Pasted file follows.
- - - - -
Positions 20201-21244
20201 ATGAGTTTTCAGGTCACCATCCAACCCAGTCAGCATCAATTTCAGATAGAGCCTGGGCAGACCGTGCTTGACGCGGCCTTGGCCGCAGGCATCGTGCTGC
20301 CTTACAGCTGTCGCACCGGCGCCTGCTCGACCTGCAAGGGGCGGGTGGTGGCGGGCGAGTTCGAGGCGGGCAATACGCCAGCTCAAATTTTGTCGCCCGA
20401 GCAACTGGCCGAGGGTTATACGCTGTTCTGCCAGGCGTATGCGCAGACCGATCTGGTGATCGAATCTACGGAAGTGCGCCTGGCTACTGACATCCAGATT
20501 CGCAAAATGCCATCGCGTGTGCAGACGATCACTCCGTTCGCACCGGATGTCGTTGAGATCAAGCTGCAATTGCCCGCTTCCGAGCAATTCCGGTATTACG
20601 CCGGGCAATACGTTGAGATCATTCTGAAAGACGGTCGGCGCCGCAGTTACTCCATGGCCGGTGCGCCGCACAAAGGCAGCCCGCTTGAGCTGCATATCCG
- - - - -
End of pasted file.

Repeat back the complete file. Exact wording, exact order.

Positions 20201-21244
20201 ATGAGTTTTCAGGTCACCATCCAACCCAGTCAGCATCAATTTCAGATAGAGCCTGGGCAGACCGTGCTTGACGCGGCCTTGGCCGCAGGCATCGTGCTGC
20301 CTTACAGCTGTCGCACCGGCGCCTGCTCGACCTGCAAGGGGCGGGTGGTGGCGGGCGAGTTCGAGGCGGGCAATACGCCAGCTCAAATTTTGTCGCCCGA
20401 GCAACTGGCCGAGGGTTATACGCTGTTCTGCCAGGCGTATGCGCAGACCGATCTGGTGATCGAATCTACGGAAGTGCGCCTGGCTACTGACATCCAGATT
20501 CGCAAAATGCCATCGCGTGTGCAGACGATCACTCCGTTCGCACCGGATGTCGTTGAGATCAAGCTGCAATTGCCCGCTTCCGAGCAATTCCGGTATTACG
20601 CCGGGCAATACGTTGAGATCATTCTGAAAGACGGTCGGCGCCGCAGTTACTCCATGGCCGGTGCGCCGCACAAAGGCAGCCCGCTTGAGCTGCATATCCG